You can put a portable version on a USB-stick, which you can use at work.
You usually won't know your passwords, so carry around the database with you. Alternatively come up with secure passwords for the services that you need to have access to without using KeePass.
There are also apps (e.g. KeePassDroid for Android) that allow you to open your database on a phone.
I have been using KeePassDroid for almost as long as I have had Android phones. Interface is dated, but the substance is all there.
what KeePass Android client are you using? I don't have the same issue with KeePassDroid. It gives you an ability to access and copy your reddit username and password by a simple swipe from the top of the screen (of course, after you first open the reddit login info in the app itself).
Why not KeePassDroid? It has far more reviews and is listed on the downloads page along with Keepass2Android.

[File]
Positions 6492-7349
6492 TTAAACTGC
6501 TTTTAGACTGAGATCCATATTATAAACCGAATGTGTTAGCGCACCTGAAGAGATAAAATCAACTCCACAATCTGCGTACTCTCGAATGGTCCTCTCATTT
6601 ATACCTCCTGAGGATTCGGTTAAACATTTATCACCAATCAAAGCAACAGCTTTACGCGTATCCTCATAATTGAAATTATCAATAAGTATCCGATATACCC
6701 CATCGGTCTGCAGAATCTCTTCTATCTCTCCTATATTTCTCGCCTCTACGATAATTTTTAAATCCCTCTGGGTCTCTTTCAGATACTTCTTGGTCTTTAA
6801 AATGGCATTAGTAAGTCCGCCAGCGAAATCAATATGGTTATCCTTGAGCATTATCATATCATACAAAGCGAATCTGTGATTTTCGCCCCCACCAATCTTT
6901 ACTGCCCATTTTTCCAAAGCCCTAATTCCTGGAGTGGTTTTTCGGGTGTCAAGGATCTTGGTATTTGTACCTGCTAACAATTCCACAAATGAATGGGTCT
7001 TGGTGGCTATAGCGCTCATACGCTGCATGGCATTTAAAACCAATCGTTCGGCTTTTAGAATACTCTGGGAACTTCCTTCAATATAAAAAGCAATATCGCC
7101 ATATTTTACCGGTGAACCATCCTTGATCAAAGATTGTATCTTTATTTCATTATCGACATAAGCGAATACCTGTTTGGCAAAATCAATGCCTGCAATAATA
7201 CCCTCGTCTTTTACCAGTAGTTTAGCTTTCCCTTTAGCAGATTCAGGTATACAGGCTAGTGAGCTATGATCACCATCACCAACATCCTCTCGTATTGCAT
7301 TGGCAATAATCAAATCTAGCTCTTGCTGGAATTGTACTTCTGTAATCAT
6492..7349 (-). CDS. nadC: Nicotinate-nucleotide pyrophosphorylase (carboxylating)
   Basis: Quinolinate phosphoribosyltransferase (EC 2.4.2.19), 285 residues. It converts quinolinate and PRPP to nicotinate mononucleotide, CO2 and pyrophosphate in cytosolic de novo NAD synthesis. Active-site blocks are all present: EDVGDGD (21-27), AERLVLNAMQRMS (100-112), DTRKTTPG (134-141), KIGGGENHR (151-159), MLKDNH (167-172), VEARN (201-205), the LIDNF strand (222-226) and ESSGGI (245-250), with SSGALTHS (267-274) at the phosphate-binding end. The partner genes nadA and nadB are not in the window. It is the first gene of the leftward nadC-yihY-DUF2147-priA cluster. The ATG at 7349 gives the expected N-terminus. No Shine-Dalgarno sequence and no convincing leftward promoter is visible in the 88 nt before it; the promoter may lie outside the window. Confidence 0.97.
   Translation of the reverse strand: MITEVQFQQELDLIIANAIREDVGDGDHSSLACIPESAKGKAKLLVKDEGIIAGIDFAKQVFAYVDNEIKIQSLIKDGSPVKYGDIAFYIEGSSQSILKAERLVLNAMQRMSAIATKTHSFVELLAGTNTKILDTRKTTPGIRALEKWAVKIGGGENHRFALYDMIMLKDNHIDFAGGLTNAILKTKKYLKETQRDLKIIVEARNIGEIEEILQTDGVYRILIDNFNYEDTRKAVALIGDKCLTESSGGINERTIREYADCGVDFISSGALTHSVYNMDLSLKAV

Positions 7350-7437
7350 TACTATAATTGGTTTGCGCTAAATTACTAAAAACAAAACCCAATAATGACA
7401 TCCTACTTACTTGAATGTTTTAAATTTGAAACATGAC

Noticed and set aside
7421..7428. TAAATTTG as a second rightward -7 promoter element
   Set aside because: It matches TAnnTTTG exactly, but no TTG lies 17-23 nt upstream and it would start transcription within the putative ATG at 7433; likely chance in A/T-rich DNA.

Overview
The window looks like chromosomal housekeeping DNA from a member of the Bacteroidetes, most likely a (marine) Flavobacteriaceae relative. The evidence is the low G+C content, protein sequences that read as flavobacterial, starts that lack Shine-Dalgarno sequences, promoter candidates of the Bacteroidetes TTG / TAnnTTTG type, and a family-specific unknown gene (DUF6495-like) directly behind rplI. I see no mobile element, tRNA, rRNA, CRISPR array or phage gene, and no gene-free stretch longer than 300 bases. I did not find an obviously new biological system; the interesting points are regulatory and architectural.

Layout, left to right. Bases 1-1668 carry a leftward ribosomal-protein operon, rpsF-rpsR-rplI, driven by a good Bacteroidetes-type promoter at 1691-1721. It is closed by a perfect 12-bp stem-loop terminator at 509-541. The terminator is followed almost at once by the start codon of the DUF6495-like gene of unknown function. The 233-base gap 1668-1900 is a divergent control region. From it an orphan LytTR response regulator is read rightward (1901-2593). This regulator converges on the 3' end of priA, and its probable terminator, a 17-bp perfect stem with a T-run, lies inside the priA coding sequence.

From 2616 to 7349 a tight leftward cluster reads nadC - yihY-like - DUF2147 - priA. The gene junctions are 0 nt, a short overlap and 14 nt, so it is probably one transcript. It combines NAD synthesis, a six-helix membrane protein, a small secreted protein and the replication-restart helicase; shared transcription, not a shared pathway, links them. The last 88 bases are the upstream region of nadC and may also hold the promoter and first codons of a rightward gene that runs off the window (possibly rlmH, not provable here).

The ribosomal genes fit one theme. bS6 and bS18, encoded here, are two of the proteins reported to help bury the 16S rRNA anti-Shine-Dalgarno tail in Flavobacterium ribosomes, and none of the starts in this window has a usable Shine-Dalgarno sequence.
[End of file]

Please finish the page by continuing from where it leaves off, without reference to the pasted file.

What are the differences between the two? My guess is KeePassDroid is dead since it lists Google Code and that shut down a while ago.
Én KeePass-t használok OneDrive-on keresztül megosztva, van KeePassDroid androidos kliensel.
A banki és e-mail jelszavakat nem tárolom benne, csak minden mást.
I use https://play.google.com/store/apps/details?id=com.android.keepass with the Google Drive app and it works good. Basically, go into your Google Drive app and mark your database as "available offline", and then it will store a local copy that you open with keepass.
I would definitely be weary of sync issues and time conflicts if you're editing it multiple times while offline, etc. It's never been an issue for me because I'm never making new accounts anyways without internet connection (for obvious reasons).